Advertisement
Browse Subject Areas
?

Click through the PLOS taxonomy to find articles in your field.

For more information about PLOS Subject Areas, click here.

  • Loading metrics

Design and Evaluation of a Hybrid Radiofrequency Applicator for Magnetic Resonance Imaging and RF Induced Hyperthermia: Electromagnetic Field Simulations up to 14.0 Tesla and Proof-of-Concept at 7.0 Tesla

  • Lukas Winter,

    Affiliation Berlin Ultrahigh Field Facility (B.U.F.F.), Max-Delbrueck Center for Molecular Medicine, Berlin, Germany

  • Celal Özerdem,

    Affiliation Berlin Ultrahigh Field Facility (B.U.F.F.), Max-Delbrueck Center for Molecular Medicine, Berlin, Germany

  • Werner Hoffmann,

    Affiliation Metrology in Medicine, Physikalisch Technische Bundesanstalt, Berlin, Germany

  • Davide Santoro,

    Affiliation Berlin Ultrahigh Field Facility (B.U.F.F.), Max-Delbrueck Center for Molecular Medicine, Berlin, Germany

  • Alexander Müller,

    Affiliation Berlin Ultrahigh Field Facility (B.U.F.F.), Max-Delbrueck Center for Molecular Medicine, Berlin, Germany

  • Helmar Waiczies,

    Affiliation Berlin Ultrahigh Field Facility (B.U.F.F.), Max-Delbrueck Center for Molecular Medicine, Berlin, Germany

  • Reiner Seemann,

    Affiliation Metrology in Medicine, Physikalisch Technische Bundesanstalt, Berlin, Germany

  • Andreas Graessl,

    Affiliation Berlin Ultrahigh Field Facility (B.U.F.F.), Max-Delbrueck Center for Molecular Medicine, Berlin, Germany

  • Peter Wust,

    Affiliation Clinic for Radiation Oncology, CVK, Charité Universitätsmedizin Berlin, Germany

  • Thoralf Niendorf

    Thoralf.Niendorf@mdc-berlin.de

    Affiliations Berlin Ultrahigh Field Facility (B.U.F.F.), Max-Delbrueck Center for Molecular Medicine, Berlin, Germany, Experimental and Clinical Research Center (ECRC), a joint cooperation between the Charité Medical Faculty and the Max-Delbrueck Center for Molecular Medicine, Berlin, Germany

Design and Evaluation of a Hybrid Radiofrequency Applicator for Magnetic Resonance Imaging and RF Induced Hyperthermia: Electromagnetic Field Simulations up to 14.0 Tesla and Proof-of-Concept at 7.0 Tesla

  • Lukas Winter, 
  • Celal Özerdem, 
  • Werner Hoffmann,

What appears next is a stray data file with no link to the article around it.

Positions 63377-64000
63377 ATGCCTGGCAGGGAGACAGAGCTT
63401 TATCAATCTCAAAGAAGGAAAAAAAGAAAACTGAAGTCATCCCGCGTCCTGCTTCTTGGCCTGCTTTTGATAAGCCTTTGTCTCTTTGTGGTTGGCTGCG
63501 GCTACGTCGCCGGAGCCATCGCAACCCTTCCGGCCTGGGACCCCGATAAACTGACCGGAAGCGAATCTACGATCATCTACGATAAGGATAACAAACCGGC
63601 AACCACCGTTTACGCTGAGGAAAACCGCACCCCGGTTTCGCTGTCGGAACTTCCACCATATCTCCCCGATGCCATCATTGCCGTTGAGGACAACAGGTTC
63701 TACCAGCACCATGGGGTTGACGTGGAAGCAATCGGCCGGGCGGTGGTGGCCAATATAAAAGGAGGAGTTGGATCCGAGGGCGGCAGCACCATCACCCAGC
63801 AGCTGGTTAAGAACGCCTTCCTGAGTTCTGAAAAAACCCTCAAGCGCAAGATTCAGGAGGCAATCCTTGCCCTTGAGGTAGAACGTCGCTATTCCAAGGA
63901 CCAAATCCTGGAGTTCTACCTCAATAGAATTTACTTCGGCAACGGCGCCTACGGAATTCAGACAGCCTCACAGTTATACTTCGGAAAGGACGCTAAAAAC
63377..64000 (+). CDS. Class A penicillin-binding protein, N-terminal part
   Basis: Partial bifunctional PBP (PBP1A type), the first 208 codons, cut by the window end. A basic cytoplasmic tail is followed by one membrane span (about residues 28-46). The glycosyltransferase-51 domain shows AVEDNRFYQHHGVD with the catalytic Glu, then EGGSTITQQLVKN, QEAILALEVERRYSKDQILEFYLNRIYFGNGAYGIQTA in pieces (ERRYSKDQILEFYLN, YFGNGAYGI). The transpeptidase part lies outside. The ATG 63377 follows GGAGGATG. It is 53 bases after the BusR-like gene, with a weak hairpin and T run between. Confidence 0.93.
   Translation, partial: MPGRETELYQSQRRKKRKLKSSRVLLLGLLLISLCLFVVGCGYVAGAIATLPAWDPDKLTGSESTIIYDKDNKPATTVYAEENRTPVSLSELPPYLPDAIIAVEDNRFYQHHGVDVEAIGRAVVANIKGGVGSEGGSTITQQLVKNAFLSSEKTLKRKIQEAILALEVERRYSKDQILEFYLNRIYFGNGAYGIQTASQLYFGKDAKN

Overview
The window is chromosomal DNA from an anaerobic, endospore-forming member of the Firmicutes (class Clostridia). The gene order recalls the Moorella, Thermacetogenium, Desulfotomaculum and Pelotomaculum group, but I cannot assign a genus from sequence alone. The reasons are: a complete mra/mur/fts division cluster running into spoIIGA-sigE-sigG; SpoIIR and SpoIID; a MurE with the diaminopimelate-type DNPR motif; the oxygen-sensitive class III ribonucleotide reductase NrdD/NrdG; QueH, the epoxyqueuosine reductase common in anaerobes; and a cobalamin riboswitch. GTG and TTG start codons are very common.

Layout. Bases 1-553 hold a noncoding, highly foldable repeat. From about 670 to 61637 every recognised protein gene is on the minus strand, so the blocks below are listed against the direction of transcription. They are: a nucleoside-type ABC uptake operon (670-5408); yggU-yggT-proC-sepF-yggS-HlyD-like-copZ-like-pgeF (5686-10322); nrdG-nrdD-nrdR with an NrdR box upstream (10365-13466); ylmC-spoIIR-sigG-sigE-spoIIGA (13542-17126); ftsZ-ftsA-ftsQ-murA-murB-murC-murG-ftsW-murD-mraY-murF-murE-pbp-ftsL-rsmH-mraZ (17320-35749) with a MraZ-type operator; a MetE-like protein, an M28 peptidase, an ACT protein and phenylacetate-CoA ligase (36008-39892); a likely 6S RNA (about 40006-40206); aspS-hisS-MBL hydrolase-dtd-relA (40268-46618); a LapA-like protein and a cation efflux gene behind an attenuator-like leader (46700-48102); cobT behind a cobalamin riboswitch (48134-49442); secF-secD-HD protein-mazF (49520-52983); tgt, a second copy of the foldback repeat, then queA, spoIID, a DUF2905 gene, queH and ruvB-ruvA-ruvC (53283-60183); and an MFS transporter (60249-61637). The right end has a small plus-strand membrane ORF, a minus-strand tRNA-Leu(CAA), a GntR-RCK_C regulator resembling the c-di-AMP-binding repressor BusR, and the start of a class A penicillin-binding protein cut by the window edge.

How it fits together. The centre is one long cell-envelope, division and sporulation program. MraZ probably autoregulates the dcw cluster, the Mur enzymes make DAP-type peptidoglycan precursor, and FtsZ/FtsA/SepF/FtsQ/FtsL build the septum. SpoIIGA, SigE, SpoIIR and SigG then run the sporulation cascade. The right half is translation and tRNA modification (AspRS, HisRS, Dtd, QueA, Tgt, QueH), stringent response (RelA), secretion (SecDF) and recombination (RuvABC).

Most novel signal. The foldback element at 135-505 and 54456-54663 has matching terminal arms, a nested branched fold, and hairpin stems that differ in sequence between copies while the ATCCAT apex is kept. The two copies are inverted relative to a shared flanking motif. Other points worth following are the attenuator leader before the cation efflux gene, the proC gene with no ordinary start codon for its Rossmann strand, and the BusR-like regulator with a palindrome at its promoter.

• Davide Santoro, 
  • Alexander Müller, 
  • Helmar Waiczies, 
  • Reiner Seemann, 
  • Andreas Graessl, 
  • Peter Wust, 
  • Thoralf Niendorf
PLOS
x

Abstract

This work demonstrates the feasibility of a hybrid radiofrequency (RF) applicator that supports magnetic resonance (MR) imaging and MR controlled targeted RF heating at ultrahigh magnetic fields (B0≥7.0T). For this purpose a virtual and an experimental configuration of an 8-channel transmit/receive (TX/RX) hybrid RF applicator was designed. For TX/RX bow tie antenna electric dipoles were employed. Electromagnetic field simulations (EMF) were performed to study RF heating versus RF wavelength (frequency range: 64 MHz (1.5T) to 600 MHz (14.0T)). The experimental version of the applicator was implemented at B0 = 7.0T. The applicators feasibility for targeted RF heating was evaluated in EMF simulations and in phantom studies. Temperature co-simulations were conducted in phantoms and in a human voxel model. Our results demonstrate that higher frequencies afford a reduction in the size of specific absorption rate (SAR) hotspots. At 7T (298 MHz) the hybrid applicator yielded a 50% iso-contour SAR (iso-SAR-50%) hotspot with a diameter of 43 mm. At 600 MHz an iso-SAR-50% hotspot of 26 mm in diameter was observed. RF power deposition per RF input power was found to increase with B0 which makes targeted RF heating more efficient at higher frequencies. The applicator was capable of generating deep-seated temperature hotspots in phantoms. The feasibility of 2D steering of a SAR/temperature hotspot to a target location was demonstrated by the induction of a focal temperature increase (ΔT = 8.1 K) in an off-center region of the phantom. Temperature simulations in the human brain performed at 298 MHz showed a maximum temperature increase to 48.6C for a deep-seated hotspot in the brain with a size of (19×23×32)mm3 iso-temperature-90%. The hybrid applicator provided imaging capabilities that facilitate high spatial resolution brain MRI. To conclude, this study outlines the technical underpinnings and demonstrates the basic feasibility of an 8-channel hybrid TX/RX applicator that supports MR imaging, MR thermometry and targeted RF heating in one device.

Introduction

Magnetic Resonance Imaging (MRI) is of proven diagnostic value with an ever growing number of applications that support interventional procedures and therapies [1][4]. MR controlled interventions include localized cell, drug and contrast agent delivery [5], [6], radio frequency (RF) ablation [7], [8] and thermotherapy during regional RF induced hyperthermia [9][13] to name a few.

The clinical value of regional RF hyperthermia as an adjunctive therapy to radiotherapy and chemotherapy has been demonstrated [14][21]. In current clinical RF hyperthermia practice RF coils are being used for imaging and MR thermometry (MRTh) for spatiotemporal monitoring of temperature and treatment efficacy [22], [23]. While the RF coils used for MR imaging are commonly operated at a frequency of 64 MHz (1.5 T), RF transmission induced heating interventions are achieved with an applicator commonly driven at a frequency of 70–100 MHz [24]. Consequently current clinical implementations require extra hardware retrofitted into the MR suite – notably antennas, amplifiers and frequency filters – which have the trait of driving costs, limiting patient comfort and ease of use and which bear the potential to induce imaging artifacts [25].